Credit Card Whitelisting: People in China don’t have US credit cards. They use mobile payment solutions like WeChat Pay, Alipay which is available within our platform. Thus, a user would buy Brand A products on our platform using one of those payment methods and we use custom scripts and Impact’s tracking link to place the order on Brand A’s website. Our corporate credit card is used to place the order which is why we need the Brand to whitelist our credit card. This helps avoid their anti fraud system and cancelling valid orders. It’s an important point, though, that we have no fraud on our platform and there’s no charge backs. A lot of companies have charge back problems domestically and internationally. However, we never face that problem on our platform because WeChat Pay and AliPay are very secure payment methods as is our corporate credit card.
Content team introduction: Another important part is that we liaise with the content team and the promotional team within Brand A’s company to understand their promotional calendar, new product releases, which products are trending, etc. This helps our team write content around it and develop a good narrative about the brand!
What do you think are the biggest challenges for merchants to enter the Chinese market?
There are a billion Chinese users out there. They have a very strong purchasing power and interest, but I think one of the biggest challenges for them is the transaction process. There’s a lot of friction. Only 1%-2% of the Chinese who live in China actually have access to an international credit card like Amex or Visa. Also, it’s really difficult to translate the product listings into Chinese. Typically, companies translate the navigation bar and some content, but they’re not able to translate hundreds of thousands of SKUs worth of product descriptions and data – especially if they are a multi-brand store. It’s just not scalable for a smaller medium-sized business. Even for larger businesses with machine translation, it’s possible, but it’s not 100% accurate so it’s not a pleasant shopping experience for users.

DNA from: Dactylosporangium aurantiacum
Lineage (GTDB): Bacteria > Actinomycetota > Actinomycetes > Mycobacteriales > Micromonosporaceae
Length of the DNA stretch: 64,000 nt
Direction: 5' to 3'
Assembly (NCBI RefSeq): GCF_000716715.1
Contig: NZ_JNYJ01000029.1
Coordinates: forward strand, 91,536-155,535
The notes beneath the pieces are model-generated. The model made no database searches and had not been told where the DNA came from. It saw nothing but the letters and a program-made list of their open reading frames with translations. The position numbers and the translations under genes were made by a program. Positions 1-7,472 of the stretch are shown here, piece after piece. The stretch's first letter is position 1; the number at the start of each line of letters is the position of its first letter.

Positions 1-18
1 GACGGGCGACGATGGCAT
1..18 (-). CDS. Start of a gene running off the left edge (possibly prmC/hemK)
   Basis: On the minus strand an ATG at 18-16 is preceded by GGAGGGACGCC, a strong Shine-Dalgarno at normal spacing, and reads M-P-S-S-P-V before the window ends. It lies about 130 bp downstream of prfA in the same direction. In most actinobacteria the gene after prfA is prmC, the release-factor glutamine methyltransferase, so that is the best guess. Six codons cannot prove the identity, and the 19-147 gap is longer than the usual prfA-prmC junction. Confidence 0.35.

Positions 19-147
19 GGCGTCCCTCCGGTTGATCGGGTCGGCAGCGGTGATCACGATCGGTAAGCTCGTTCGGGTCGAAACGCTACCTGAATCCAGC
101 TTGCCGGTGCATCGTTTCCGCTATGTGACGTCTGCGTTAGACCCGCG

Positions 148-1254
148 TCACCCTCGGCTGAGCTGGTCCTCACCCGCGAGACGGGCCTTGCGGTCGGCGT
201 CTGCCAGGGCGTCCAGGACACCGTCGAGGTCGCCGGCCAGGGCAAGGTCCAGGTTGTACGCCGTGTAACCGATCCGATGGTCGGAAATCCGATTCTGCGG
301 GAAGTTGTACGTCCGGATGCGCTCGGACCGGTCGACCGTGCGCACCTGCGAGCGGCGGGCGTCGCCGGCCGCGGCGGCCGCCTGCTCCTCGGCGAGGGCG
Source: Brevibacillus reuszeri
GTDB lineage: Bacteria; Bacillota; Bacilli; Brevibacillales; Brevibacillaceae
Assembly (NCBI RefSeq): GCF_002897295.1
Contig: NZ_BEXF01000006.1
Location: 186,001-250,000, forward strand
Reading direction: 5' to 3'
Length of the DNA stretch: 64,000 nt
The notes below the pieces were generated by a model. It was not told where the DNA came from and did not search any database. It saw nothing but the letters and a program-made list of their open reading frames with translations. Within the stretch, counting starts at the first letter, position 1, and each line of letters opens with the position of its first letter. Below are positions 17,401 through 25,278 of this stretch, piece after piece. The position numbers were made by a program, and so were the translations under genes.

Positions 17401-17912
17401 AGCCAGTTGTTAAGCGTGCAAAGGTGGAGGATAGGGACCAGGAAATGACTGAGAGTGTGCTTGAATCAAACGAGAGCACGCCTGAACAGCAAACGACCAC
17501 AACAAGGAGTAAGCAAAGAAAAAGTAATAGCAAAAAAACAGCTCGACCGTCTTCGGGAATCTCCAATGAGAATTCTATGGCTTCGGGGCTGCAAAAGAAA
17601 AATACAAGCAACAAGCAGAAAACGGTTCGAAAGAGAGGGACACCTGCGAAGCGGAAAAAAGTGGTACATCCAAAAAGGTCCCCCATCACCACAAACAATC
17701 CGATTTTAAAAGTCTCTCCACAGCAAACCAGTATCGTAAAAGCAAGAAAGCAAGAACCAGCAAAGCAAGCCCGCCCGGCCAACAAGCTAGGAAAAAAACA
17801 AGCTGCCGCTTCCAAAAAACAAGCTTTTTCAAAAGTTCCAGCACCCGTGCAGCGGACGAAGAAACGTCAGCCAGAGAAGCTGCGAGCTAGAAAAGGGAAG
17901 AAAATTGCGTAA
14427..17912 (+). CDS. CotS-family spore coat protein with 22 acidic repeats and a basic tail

What percentage of increase in sales can merchants expect when they work with you?
Typically, merchants will convert Chinese speaking customers 5X better when they work with our model vs. driving them directly to their English site. Our logistics, localization, payment and content do a great job removing the friction from cross-border transactions. In terms of raw sales, it really depends on the merchant. We put all our merchants into different tiers, but we try to get every merchant to the lowest tier quickly through a 90-day launch cycle ($50,000/month). Our content helps businesses with a mature China outreach get a new batch of first time customers and helps them test new products without inventory risk. I think that any company that is doing zero business to Chinese certainly has a lot to gain from working with us – incremental growth.
Can tell us a little bit about your partnership with Impact currently?
Our partnership with Impact has grown steadily over the last six months. We’re starting to bring on more merchants. Impact’s technology is intuitive and makes it easy to track and understand the details of every transaction regardless of device. We are very excited about our partnership with Impact – it has really helped us unlock some doors that were previously closed to us. We also really appreciate Impact’s customer service. You have taken the time to learn and understand our business model and how it’s different from others.
Looking to the future, what is the biggest opportunity on the horizon for the Partnership industry?
Opportunities? Globalization. China is the biggest e-commerce market in the world, over twice the size of the US. It’s a whole new huge market for retailers to conquer.
If you would like to find out more about our Impact Publisher Development Team or if you would like to tell your story on our blog, get in touch here.